Lycored highlights research that shows tomato nutrient complex has skin benefits

By Simon Pitman

- Last updated on GMT

Getty Images
Getty Images
Lycrored, an international wellness company focused on ingestible skincare solutions, has highlighted peer-reviews research that shows supplementation of Lycoderm has skin care benefits.

Lycoderm is a cartenoid-rich tomato nutrient complex, and the research published in the Skin Pharmacology and Physiology journal shows that the supplement can provide nourishment of body and skin, while also helping to balance the skin’s response to UV rays.

The team at Lycored says that this latest research shows how oral supplementation of Lycoderm can enhance skin wellness at the cellular level by blending standardized levels of tomato phytonutrients and carnosic acid from rosemary extract.

The research shows that the supplement can help skin cells to better cope with environmental challenges, ensuring the skin is visibly less red because of increased resilience to UV rays.

The study showed how 12 weeks of supplementation can help UV-exposed skin to appear calmer on both a molecular and physiological level.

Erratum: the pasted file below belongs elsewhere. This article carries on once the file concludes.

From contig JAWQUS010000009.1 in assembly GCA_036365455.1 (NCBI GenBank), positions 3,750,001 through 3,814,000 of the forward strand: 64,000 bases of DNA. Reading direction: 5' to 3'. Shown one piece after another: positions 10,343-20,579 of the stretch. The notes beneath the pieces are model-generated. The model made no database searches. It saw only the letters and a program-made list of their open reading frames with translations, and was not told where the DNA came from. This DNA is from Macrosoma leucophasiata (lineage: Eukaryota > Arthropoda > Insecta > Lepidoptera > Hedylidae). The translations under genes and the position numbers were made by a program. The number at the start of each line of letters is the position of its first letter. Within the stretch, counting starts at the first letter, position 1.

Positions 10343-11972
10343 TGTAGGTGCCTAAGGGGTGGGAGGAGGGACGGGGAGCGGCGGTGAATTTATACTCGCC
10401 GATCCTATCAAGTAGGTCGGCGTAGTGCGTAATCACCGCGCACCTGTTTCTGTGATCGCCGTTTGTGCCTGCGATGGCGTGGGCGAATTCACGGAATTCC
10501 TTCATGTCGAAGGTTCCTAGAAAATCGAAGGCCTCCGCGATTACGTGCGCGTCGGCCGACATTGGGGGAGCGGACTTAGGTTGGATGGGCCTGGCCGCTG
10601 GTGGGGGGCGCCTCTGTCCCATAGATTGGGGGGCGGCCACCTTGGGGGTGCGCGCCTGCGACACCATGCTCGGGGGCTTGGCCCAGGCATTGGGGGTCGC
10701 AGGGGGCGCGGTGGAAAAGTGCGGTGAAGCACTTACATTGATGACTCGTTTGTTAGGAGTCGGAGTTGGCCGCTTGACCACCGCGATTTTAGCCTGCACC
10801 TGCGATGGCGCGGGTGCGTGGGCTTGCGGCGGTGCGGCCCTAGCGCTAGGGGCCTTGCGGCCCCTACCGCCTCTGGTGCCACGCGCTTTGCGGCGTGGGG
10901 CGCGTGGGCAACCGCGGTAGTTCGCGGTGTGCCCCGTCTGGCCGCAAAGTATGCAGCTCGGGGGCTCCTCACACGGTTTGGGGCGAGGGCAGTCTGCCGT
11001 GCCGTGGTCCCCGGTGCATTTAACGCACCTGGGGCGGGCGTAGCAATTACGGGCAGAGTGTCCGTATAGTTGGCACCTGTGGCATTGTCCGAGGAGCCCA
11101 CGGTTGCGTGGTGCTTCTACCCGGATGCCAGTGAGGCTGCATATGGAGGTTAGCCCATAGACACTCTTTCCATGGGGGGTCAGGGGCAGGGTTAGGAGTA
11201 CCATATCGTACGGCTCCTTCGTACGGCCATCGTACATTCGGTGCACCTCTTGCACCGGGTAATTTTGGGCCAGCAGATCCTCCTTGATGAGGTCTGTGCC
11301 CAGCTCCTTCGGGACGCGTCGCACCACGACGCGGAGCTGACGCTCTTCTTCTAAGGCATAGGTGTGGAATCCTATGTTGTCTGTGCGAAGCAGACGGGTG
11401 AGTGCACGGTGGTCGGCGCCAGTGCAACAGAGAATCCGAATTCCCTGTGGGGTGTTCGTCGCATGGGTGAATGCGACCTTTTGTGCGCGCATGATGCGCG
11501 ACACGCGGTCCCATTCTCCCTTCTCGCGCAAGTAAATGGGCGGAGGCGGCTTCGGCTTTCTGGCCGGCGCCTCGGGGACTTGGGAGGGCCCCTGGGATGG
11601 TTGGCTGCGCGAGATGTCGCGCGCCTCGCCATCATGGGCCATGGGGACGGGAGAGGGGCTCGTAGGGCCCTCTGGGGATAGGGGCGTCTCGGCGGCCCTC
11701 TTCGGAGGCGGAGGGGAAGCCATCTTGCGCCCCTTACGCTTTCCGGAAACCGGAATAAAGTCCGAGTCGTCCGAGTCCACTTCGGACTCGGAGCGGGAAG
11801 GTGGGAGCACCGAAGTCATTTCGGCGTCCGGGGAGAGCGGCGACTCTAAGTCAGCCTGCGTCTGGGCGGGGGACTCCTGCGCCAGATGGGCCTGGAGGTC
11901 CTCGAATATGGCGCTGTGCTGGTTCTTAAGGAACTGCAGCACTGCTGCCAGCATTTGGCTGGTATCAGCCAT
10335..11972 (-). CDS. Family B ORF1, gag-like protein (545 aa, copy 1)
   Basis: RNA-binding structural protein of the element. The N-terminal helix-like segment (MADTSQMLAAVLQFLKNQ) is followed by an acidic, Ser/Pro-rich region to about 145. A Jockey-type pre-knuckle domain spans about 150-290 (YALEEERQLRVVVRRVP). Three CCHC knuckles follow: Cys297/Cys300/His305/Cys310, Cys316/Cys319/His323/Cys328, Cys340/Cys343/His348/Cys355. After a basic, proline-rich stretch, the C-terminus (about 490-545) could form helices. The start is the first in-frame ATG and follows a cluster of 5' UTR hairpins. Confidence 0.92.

Likewise, the study also showed internal benefits that included reduced secretion of inflammatory mediators and that this balance was reflected externally by a reduction in skin redness.

Beauty from within

The concept of beauty supplements is not new, but it has taken consumers some time to take to it because topical products are deemed to be more immediate.

“This study supports the notion that true beauty starts from within,”​ said Dr. Karin Hermoni, PhD, Head of Science & Nutrition at Lycored.

“All people should strive for a healthier relationship with the sun and be mindful of their exposure to UV. Complementing traditional topical skin care and sun care with proper nourishment of body and skin can help balance our skin’s response to environmental challenges and build a better foundation for beautiful skin and long term skin wellness.”

The study

The study was a double-blind randomized placebo-controlled multicenter study whereby Lycoderm was analyzed to show if it can protect from UV-induced redness, in the form of erythema formation.

One hundred and forty-nine healthy volunteers were selected and placed in two treatment groups, then subject to a five week wash-out face, followed by a 12-week supplementation phase and subjected to controlled local UV radiation.

The subjects were then given chromametry analysis to evaluate erythema intensity, with the results proving that Lycoderm helps to boost skin resilience to erythema, and helping to reduce the local inflammatory process in the skin.

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